This being said, the last few years in Egypt have witnessed diverse signals of growing forms of discontent for different reasons; deteriorating living conditions for the middle and lower strata of the population, spread of corruption, constraints on political rights, nervousness towards the issue of inheriting power to the former President’s son, etc.
This discontent culminated with the result of the parliamentary elections of October 2010 when the former regime discarded practically all opposition forces from the parliament and thus obstructed the legitimate and normal channels through which such political forces could interact. The revolt of the Egyptian people followed shortly and, to the surprise of many it was not driven by the poorest, but was sparked by the educated middle class youth and joined by the different segments of the population. From this perspective, it is undoubtedly a revolt for civil and political rights and not a hunger revolution.
The effervescence among the political forces following the fall of the regime, which characterized the transitional period was a natural phenomena after such a drastic change, and it was evident that some of these forces which already have a long standing residual of experience and presence in the field would enjoy a comparative advantage in the polls whether during the parliamentary elections or the presidential ones, over the other more novice and less organized political currents.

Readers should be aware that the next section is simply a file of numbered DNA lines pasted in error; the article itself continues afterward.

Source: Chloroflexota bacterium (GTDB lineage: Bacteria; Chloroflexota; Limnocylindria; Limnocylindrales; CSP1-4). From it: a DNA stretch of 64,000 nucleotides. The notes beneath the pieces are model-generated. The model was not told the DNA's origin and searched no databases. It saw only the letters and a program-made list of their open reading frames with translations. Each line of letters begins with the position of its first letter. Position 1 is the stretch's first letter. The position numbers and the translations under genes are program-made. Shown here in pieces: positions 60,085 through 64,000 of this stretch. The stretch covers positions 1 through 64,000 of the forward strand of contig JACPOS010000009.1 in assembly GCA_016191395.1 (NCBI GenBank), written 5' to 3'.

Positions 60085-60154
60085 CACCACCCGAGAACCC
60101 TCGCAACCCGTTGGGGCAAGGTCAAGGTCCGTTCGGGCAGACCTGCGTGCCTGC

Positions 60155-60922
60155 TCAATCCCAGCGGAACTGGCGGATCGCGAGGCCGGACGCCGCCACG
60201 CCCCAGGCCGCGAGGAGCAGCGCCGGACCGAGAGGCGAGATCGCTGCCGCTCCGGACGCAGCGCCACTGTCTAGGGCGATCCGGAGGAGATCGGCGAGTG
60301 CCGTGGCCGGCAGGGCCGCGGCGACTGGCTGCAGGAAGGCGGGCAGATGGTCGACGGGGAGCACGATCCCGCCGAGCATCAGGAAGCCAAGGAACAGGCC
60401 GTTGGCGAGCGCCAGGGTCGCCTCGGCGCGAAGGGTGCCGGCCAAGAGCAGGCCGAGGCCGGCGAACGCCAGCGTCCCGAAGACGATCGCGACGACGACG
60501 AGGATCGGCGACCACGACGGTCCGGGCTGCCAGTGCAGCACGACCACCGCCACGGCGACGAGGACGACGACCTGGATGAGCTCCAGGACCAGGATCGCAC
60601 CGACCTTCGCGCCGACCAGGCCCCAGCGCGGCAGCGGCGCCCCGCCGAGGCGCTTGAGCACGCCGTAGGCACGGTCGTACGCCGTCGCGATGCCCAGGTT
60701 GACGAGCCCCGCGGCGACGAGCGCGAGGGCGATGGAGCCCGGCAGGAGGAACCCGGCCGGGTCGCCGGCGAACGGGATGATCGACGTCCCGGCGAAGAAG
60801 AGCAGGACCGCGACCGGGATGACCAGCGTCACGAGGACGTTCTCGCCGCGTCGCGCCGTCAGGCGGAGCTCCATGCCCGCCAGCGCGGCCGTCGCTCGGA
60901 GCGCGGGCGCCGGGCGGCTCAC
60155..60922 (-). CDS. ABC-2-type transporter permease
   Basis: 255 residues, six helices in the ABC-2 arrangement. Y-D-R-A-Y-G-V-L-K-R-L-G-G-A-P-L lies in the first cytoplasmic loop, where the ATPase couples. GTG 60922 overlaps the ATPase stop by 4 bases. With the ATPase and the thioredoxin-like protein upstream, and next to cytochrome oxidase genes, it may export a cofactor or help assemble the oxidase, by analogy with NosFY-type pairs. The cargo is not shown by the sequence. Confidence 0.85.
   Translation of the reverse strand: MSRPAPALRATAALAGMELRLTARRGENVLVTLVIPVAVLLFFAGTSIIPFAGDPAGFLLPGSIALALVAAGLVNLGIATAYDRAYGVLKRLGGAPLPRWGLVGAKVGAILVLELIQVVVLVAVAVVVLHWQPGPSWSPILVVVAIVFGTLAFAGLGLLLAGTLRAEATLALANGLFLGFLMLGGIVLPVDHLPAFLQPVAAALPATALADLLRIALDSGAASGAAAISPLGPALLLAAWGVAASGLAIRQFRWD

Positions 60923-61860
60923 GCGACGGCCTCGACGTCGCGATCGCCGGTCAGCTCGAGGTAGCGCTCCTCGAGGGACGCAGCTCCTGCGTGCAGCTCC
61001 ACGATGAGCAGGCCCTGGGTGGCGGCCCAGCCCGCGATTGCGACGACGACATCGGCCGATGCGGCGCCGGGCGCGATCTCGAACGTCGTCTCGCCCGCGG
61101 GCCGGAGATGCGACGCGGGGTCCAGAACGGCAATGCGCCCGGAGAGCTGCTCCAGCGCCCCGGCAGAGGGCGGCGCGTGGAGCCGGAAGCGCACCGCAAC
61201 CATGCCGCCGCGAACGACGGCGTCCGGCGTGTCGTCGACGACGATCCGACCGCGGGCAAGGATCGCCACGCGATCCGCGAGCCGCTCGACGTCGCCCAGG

Other more complex factors contributed of course in the shaping of these results, but the Egyptian people succeeded again in gaining the attention and admiration of the world for successfully organizing such elections, and for electing the first ever democratically chosen civilian President in the history of Egypt. The narrow margin of difference between the scores of the two candidates in the elections does not only translate the toughness of the competition, but it reflects a healthy sign in the development of the democratic experience in Egypt. Furthermore, in the last few weeks several political personalities and groups have proceeded to organize themselves in political parties and coalitions, which ushers for more maturity and diversification for the democratic path in today’s Egypt.